Local fruits and vegetables are plentiful, cheap, and of reasonably good quality. There's lots of French stuff in the grocery stores, so you can generally find Western levels of quality in anything, although they may not be the brands you're used to, and of course you'll pay more for them. - Mar 2014

You can find almost everything here but when you see it, you must buy it because it might not be in the store again for months. We spent more here on groceries than we did in Washington D.C. - Oct 2013

The economy remains very Soviet. A rudimentary selection of groceries is available, and not too expensive. Most anything imported can be difficult to find. Little imported fresh produce is available, and you will often be limited to what is produced locally. We shopped frequently from and netgrocer for dry goods. - Dec 2011

Meat, chicken, fruit and vegetables were in plentiful supply, but the choice is limited. Loads of deli products and everything else you could think of in the top supermarkets. Everything was very good quality and cheap too. - Sep 2008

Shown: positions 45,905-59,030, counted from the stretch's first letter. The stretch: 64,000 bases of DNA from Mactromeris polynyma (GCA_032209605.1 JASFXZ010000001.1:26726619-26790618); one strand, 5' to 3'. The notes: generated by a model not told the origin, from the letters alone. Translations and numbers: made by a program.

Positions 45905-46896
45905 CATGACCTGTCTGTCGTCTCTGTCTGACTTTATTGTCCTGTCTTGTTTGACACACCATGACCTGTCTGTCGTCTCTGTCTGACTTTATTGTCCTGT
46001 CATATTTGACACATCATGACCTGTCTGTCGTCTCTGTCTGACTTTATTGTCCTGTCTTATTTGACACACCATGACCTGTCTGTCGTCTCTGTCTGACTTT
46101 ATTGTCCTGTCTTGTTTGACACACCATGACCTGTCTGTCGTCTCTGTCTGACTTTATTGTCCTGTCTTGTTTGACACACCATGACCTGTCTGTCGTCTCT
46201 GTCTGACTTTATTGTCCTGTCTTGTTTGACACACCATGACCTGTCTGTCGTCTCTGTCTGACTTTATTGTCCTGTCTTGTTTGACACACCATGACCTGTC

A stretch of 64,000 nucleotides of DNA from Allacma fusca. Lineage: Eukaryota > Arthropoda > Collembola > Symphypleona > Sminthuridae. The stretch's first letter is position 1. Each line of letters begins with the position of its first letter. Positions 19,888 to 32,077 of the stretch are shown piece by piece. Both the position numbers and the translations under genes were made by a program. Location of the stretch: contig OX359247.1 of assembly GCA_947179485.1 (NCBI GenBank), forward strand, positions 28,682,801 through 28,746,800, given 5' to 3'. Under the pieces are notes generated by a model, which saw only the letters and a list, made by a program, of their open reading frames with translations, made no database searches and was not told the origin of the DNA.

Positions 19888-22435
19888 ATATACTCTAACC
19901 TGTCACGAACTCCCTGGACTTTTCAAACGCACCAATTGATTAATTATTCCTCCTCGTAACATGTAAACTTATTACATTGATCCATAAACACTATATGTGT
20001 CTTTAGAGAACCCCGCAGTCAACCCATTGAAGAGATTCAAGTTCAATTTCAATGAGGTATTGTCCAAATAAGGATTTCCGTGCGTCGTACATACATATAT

A bit less than the European standards. Imported goods can be quite expensive. Bread, local groceries and meat quite cheap. - May 2008

Algiers is expensive. A pound of butter is about US$5-6. Meat is terribly expensive and not very good quality. - Mar 2008

I recommend bringing cleaning supplies in your consumables. Food and good food is easy to find albeit a little pricy for the imports. All the canned baby food is imported, so don't expect to find any meat based baby food except for fish. - Mar 2008

Most items are now available, though imported and somewhat expensive. The bread is fantastic. Seasonal organic produce and meats (though they take some preparation) are easily available. Algerian wines and beers are available. Beers are a pilsner and the wines are iffy and match stateside prices. Spirits are imported (when available) and expensive. Household supplies are available, but brands are mostly French or local. - Feb 2008